Vietnam is the world’s largest recipient of illegal rhino horn from South Africa. To reduce rhino horn consumption and therefore demand, Wilderness Foundation Africa is working with school-going Vietnamese youngsters to create a generation who will grow up to influence their peers, parents and families to reduce and ultimately stop the demand for rhino horn.
Building on the story and campaign developed by brand-promotions company Boomtown in 2015, Rhino Ranger returns to Vietnam this month with a second instalment of the Rhino Ranger comic book.
Rhino Ranger is a superhero character that was conceptualised and created to spread the message of the “Wild Rhino Vietnam, Be My Hero” campaign to the target audience in that country.
The story of Rhino Ranger continues as he travels to Vietnam to discover why his mother was killed in South Africa.
“Our first edition was incredibly popular, and our competition to become a Wild Rhino Youth Ambassador has been a huge success,” says Cheryl Reynolds, Relationship and Communications Manager of Wilderness Foundation Africa. “To target a younger audience, we are adding an activity book for those under 12. It’s incredibly exciting to see the campaign grow and reach more young Vietnamese children and mould future generations.”
Using cultural insights, and the personal experience of the Wilderness Foundation Africa team who have been to Vietnam on various occasions throughout the campaign, Boomtown was able to create a comic that was truly believable to its readership.
“The appearance of streets and the depiction of the culture need to be a true reflection of Vietnam,” remarks Boomtown MD Andrew MacKenzie, who visited Vietnam with the Wilderness Foundation when it first launched Rhino Ranger.
“We need the youth to buy into the campaign and become ambassadors for change. We cannot do that if they cannot connect with our content.”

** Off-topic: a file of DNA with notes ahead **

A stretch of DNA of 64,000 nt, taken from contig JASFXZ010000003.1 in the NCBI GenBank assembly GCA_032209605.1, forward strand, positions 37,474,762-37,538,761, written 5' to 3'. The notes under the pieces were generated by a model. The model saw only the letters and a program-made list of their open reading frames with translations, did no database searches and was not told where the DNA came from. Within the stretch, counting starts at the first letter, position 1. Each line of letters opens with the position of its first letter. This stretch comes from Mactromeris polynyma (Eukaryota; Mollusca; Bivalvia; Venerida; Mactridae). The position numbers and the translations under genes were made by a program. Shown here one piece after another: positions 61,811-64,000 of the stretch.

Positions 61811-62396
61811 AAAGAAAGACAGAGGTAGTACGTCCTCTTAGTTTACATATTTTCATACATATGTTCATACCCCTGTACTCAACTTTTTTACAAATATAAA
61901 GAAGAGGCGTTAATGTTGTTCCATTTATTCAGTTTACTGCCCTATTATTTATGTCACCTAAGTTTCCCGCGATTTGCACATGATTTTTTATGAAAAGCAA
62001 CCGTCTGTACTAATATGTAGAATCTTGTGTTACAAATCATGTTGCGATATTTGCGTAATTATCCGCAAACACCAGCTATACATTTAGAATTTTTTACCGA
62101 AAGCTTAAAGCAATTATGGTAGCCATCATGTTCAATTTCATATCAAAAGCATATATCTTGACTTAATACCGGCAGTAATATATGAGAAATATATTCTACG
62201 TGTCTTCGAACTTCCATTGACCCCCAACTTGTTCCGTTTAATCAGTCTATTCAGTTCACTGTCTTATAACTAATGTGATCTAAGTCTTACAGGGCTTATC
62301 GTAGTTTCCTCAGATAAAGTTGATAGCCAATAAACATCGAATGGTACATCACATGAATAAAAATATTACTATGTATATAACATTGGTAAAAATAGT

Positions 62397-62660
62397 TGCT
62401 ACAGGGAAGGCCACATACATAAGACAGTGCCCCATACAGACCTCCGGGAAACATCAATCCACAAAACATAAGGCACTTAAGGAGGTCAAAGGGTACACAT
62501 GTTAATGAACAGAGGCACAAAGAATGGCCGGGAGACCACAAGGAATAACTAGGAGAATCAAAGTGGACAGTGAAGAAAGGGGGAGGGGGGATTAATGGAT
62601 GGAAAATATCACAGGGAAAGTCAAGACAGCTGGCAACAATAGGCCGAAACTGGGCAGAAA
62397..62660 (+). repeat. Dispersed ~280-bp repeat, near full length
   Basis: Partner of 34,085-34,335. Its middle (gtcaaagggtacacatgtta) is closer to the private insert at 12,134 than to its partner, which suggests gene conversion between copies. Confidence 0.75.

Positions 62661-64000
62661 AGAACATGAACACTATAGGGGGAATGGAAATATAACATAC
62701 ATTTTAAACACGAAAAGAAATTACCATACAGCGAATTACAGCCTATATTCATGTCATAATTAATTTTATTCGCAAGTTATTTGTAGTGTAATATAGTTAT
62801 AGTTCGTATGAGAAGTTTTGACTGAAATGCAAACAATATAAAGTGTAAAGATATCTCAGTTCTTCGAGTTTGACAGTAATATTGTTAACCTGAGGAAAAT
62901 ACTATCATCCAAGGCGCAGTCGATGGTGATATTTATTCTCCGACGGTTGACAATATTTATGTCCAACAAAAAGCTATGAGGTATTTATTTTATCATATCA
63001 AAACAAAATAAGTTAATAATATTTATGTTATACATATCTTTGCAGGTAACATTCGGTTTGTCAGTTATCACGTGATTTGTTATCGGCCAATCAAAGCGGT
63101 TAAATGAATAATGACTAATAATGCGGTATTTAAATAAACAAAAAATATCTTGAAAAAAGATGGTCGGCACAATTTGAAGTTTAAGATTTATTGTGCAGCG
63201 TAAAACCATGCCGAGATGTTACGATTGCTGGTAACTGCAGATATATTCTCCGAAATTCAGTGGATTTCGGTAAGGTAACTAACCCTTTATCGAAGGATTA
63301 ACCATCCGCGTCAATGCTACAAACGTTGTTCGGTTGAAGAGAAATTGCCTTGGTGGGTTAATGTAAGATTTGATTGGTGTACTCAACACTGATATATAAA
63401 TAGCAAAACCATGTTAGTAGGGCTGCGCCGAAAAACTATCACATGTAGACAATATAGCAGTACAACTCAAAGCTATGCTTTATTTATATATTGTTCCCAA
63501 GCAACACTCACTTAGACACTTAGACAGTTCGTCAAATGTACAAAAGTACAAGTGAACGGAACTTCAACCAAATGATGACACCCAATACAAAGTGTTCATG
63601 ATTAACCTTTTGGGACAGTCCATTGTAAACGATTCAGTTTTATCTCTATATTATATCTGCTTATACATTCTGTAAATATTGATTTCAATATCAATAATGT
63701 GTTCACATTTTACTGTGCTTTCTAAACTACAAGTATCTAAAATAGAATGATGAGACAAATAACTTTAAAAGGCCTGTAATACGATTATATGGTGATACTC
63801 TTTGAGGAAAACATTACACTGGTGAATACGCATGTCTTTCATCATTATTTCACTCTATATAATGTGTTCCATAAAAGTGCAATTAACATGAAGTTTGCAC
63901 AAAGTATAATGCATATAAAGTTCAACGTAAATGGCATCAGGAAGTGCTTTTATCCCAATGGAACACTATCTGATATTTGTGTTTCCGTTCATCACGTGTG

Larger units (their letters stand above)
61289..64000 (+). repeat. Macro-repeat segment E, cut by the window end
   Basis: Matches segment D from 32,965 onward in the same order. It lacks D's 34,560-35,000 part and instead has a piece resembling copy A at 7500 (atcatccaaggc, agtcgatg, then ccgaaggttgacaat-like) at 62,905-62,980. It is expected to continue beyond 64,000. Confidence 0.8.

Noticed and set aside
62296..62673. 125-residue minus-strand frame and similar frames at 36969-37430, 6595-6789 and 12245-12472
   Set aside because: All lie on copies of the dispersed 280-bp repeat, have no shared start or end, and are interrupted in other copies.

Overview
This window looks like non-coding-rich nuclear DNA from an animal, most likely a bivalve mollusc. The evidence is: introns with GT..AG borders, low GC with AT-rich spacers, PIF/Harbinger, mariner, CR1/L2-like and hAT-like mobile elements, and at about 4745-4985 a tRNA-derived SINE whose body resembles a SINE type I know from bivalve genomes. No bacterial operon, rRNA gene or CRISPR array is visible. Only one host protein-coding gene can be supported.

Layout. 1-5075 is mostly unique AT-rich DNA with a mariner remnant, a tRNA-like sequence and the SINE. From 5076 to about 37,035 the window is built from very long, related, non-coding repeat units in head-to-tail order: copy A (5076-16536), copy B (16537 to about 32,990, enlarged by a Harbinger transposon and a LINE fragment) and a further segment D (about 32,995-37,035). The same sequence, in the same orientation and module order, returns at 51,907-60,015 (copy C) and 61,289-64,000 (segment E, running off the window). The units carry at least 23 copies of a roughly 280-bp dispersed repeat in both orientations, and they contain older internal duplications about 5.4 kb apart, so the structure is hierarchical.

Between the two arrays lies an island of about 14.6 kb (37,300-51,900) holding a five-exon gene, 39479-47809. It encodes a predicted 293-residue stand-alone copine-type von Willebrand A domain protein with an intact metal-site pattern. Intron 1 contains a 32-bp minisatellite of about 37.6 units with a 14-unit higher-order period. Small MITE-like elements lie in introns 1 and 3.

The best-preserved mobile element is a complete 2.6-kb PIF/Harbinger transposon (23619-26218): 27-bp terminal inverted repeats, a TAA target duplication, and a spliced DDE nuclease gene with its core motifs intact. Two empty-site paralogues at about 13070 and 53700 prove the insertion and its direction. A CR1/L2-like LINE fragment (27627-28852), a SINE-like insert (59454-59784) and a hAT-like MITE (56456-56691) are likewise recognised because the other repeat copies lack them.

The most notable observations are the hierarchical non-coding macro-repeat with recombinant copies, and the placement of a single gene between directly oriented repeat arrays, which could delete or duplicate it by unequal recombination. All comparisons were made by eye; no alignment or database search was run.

The story for each edition is left open-ended to feed a hunger to know more and create word of mouth between children in the playground, in the classroom and at home.
Published alternate years, the comic is complemented by a competition to become a Wild Rhino Youth Ambassador and visit South Africa to see rhino in their natural habitat. Junior children are chosen through a competition to draw a picture and write a poem, and senior children must write an essay on reducing the demand for rhino horn.
The Rhino Ranger campaign is extending to international schools in Hanoi, the idea being to try to engage the children of wealthy locals who are seen as likely customers of rhino horn. “We have already had a great reception from the international schools we are working with in Ho Chi Minh City. We plan to launch in Hanoi this September,” adds Reynolds.
At the same time the Foundation will launch the third round of the Wild Rhino competition, and distribute the Rhino Ranger comic book and activity book, along with other marketing collateral to the participating schools in Ho Chi Minh City and Hanoi.
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